Betsayda Machado y Parranda El Clavo is a Venezuelan tambor group.
Flushing Town Hall
Saturday, February 29, 2020 ~ Betsayda Machado y Parranda El Clavo join Michael Winograd and the Honorable Menshn for a Jewish-klezmer-African-Venezuelan tambor performance and jam session at the Flushing Town Hall in Flushing, Queens. Dance lesson at 7:15pm. Concert at 8pm.
Teens free, $12 students, then $18. Tickets at flushingtownhall.org
Betsayda Machado y Parranda El Clavo
Betsayda is from El Clavo, Barlovento, Miranda, Venezuela. Billed as “The Voice of Venezuela,” she sings Venezuelan folk music with her life-long friends Parranda El Clavo. They describe their work as “a spirit-shaking percussion and voice fiesta, said to make dancers float.”
If you ever sat next to an African drum being played, you know that it will shake your spirit. The African drum is a healing instrument and drum sessions begin with an ancestral call.
Religious experience or just having fun both intend to lift your spirits. Syncopation, which is accented rhythms off of the main down beat, intends to lift the music and the dancers. You see this in jazz, reggae, salsa and reggaeton where syncopated rhythms offer endless opportunities for improvisational variation. Syncopation gets you out of yourself.
Watch a Latin dance floor. There is a moment a little after the music starts when the dancers click together with the rhythm and the energy in the room starts to float. This is what Betsayda Machado y Parranda El Clavo do Venezuelan style.
In 2020, Betsayda Machado y Parranda El Clavo celebrates 30 years together.
“Barlovento” means windward or facing the wind. The winds brings heavy rains to the Venezuelan interior or across the ocean to the Canary Islands off of Africa. These winds even bring sand from the Sahara all the way to Puerto Rico and the Lesser Antilles.
Chocolate is made from cacao which is native to the upper Amazon in Venezuela and Colombia. In the colonial time of human enslavement, the Barlovento region was a cacao growing region.
Africans in the region originated in Central Africa around the Congo River basin in what is now the Republic of the Congo, Democratic Republic of the Congo and Angola.
In Venezuela, African and colonial-Spanish traditions mixed into Tambor, or “drum dancing,” the Afro-Venezuelan dance music. Venezuelan tambor, Colombian cumbia, Cuban rumba, and Puerto Rican bomba are all unique, but similar traditions.
Drumming, singing and dancing are expressions of both belonging to a group and one’s individuality within the group. The traditions survive in family groups. If our families have been “separated” which was a common slaver’s strategy, we create our own families.
One of the ways we bond is by drumming, singing and dancing together. This remains true in the Caribbean today and even in New York City. Watch a family group or a bunch of young people dance reggaeton together and you will see basically the same thing happening. This is African culture. Even that strut down the middle between two lines of people is African. We even saw it on the Soul Train dance television show in the 1970s.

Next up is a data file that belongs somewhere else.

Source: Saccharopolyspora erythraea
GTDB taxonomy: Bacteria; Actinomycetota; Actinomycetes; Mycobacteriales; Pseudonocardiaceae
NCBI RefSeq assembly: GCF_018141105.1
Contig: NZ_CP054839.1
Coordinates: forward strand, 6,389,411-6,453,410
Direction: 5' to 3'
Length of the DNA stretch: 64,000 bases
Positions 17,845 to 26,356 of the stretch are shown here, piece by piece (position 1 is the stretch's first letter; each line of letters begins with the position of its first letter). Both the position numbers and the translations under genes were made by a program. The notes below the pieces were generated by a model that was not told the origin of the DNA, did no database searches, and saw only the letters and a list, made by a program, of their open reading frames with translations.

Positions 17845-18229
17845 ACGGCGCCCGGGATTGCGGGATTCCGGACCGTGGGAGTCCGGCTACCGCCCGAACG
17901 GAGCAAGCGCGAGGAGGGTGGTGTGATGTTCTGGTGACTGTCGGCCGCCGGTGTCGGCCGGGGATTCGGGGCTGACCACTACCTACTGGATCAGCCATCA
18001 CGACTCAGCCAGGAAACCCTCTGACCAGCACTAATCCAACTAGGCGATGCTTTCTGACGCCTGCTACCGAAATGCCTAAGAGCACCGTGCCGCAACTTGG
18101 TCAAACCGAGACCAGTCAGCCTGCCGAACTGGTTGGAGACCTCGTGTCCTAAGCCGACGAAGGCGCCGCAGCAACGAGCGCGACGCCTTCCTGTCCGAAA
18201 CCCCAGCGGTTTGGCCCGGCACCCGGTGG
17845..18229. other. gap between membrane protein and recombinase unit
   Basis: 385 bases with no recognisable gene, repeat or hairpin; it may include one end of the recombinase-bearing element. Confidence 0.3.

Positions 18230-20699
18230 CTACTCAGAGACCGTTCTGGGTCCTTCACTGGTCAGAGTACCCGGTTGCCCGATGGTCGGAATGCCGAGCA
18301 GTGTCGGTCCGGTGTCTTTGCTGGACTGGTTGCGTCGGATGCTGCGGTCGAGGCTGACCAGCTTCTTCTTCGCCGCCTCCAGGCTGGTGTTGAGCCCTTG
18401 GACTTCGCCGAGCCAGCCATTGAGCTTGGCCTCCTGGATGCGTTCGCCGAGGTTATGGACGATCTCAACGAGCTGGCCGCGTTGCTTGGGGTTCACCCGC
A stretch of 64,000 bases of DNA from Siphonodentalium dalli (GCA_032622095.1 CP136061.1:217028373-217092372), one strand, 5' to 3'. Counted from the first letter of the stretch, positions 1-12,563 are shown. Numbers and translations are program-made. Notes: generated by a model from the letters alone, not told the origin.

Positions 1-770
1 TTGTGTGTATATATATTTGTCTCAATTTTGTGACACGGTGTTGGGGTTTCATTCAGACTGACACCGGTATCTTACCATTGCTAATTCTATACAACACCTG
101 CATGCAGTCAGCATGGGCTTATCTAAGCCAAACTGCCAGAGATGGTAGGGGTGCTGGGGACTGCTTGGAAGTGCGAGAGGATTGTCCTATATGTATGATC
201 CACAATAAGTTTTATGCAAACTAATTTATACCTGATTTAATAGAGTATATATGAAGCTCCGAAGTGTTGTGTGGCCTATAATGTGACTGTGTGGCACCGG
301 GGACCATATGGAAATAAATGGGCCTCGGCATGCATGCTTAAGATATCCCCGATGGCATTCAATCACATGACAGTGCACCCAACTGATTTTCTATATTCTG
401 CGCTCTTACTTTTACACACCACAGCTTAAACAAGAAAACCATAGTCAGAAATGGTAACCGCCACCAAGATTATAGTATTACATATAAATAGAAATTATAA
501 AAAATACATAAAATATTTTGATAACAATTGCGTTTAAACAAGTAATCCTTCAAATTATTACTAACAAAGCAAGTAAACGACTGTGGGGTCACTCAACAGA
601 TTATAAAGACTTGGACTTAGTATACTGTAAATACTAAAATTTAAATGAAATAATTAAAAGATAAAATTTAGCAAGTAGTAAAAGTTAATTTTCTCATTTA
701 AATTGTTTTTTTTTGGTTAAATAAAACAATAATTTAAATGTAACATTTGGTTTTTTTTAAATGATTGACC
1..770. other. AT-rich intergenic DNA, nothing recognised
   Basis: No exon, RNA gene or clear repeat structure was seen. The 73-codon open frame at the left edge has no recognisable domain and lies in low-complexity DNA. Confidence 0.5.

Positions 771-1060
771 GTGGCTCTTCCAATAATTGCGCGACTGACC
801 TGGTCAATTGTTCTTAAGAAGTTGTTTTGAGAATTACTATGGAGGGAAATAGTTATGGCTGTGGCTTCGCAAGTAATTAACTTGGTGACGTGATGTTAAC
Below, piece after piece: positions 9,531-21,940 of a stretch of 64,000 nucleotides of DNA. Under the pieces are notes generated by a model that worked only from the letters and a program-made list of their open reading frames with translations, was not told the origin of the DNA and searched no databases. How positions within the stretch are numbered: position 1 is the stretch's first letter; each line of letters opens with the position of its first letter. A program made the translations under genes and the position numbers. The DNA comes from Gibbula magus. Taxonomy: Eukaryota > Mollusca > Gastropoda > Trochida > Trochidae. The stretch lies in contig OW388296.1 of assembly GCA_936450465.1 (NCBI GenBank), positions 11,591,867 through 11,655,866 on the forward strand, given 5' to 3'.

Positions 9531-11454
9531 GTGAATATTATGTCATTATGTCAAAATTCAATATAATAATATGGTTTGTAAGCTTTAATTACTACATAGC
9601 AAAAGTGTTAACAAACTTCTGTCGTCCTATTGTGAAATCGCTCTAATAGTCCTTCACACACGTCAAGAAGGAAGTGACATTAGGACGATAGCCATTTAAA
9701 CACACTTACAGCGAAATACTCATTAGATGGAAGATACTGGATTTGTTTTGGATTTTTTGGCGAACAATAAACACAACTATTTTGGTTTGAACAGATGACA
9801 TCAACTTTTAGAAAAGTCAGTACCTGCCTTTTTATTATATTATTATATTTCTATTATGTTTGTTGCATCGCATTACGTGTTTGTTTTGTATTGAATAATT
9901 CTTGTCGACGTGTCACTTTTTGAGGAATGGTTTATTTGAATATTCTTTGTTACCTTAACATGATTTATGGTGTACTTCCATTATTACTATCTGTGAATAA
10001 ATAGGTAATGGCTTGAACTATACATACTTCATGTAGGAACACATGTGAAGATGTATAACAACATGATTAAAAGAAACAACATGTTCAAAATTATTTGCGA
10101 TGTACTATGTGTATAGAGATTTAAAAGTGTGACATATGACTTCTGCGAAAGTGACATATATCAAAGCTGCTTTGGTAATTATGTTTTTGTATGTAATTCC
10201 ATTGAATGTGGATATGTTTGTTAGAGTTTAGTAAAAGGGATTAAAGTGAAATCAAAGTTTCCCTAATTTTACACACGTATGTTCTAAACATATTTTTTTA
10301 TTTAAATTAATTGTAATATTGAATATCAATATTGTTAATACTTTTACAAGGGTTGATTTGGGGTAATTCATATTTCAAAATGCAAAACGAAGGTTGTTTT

These are human song and dance rituals that can be religious, healing or courting. It’s what people do when the work is done and you want to share the joys and sorrows of life with someone.
When you think about it, English country dancing, Spanish flamenco and all forms of folk dancing around the world are the same type of human expression. I wonder why we think these are any different.
In the past Tambor drum dancing would have been done whenever there was a day off which in colonial times was usually on Sundays. Carnival was a special time because it was the only time Africans were allowed to celebrate their own culture.
Today the traditions mostly survive as folk traditions on special occasions. In Venezuela Tambor is popular on the Feast of San Juan, the Burial of the Sardine (Entierro de la Sardina) and the Day of the Dead.
The Feast of San Juan is a Catholic tradition that mixed with popular midsummer celebrations. The Burial of the Sardine is the traditional end of Carnival. Carnival is a reversal festival with shall we say, “more relaxed” traditions. The burial basically means that whatever happened in Carnival, stays in Carnival.
The Day of the Dead is perhaps best known in the United States through its Mexican form which blended Spanish and Aztec commemorations of deceased family members. But the tradition was celebrated throughout the Hispanic world. West African and Central African drum sessions begin with a call to the ancestors. It’s a perfect match with the Day of the Dead.
We are taught to see our differences, when in fact our similarities are what is most striking.
Betsayda Machado y Parranda El Clavo represent a rich manifestation of the African traditions of Venezuela.